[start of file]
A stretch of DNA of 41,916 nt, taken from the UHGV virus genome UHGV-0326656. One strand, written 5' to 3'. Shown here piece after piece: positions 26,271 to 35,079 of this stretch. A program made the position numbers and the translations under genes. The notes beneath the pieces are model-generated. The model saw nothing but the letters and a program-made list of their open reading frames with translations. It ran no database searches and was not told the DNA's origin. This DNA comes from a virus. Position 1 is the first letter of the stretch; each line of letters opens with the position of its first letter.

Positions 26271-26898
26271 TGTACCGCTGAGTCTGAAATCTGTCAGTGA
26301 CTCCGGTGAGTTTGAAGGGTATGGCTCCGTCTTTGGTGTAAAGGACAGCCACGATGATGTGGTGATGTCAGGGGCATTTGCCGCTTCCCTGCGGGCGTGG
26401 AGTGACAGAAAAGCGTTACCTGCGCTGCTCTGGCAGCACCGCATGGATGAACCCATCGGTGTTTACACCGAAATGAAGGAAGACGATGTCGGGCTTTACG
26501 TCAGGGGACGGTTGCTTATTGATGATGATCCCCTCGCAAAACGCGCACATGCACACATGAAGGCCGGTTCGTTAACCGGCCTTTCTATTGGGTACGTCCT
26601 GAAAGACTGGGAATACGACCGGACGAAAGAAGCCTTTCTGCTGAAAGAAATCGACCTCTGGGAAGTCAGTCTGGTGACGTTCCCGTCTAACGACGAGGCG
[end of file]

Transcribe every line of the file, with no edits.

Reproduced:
A stretch of DNA of 41,916 nt, taken from the UHGV virus genome UHGV-0326656. One strand, written 5' to 3'. Shown here piece after piece: positions 26,271 to 35,079 of this stretch. A program made the position numbers and the translations under genes. The notes beneath the pieces are model-generated. The model saw nothing but the letters and a program-made list of their open reading frames with translations. It ran no database searches and was not told the DNA's origin. This DNA comes from a virus. Position 1 is the first letter of the stretch; each line of letters opens with the position of its first letter.

Positions 26271-26898
26271 TGTACCGCTGAGTCTGAAATCTGTCAGTGA
26301 CTCCGGTGAGTTTGAAGGGTATGGCTCCGTCTTTGGTGTAAAGGACAGCCACGATGATGTGGTGATGTCAGGGGCATTTGCCGCTTCCCTGCGGGCGTGG
26401 AGTGACAGAAAAGCGTTACCTGCGCTGCTCTGGCAGCACCGCATGGATGAACCCATCGGTGTTTACACCGAAATGAAGGAAGACGATGTCGGGCTTTACG
26501 TCAGGGGACGGTTGCTTATTGATGATGATCCCCTCGCAAAACGCGCACATGCACACATGAAGGCCGGTTCGTTAACCGGCCTTTCTATTGGGTACGTCCT
26601 GAAAGACTGGGAATACGACCGGACGAAAGAAGCCTTTCTGCTGAAAGAAATCGACCTCTGGGAAGTCAGTCTGGTGACGTTCCCGTCTAACGACGAGGCG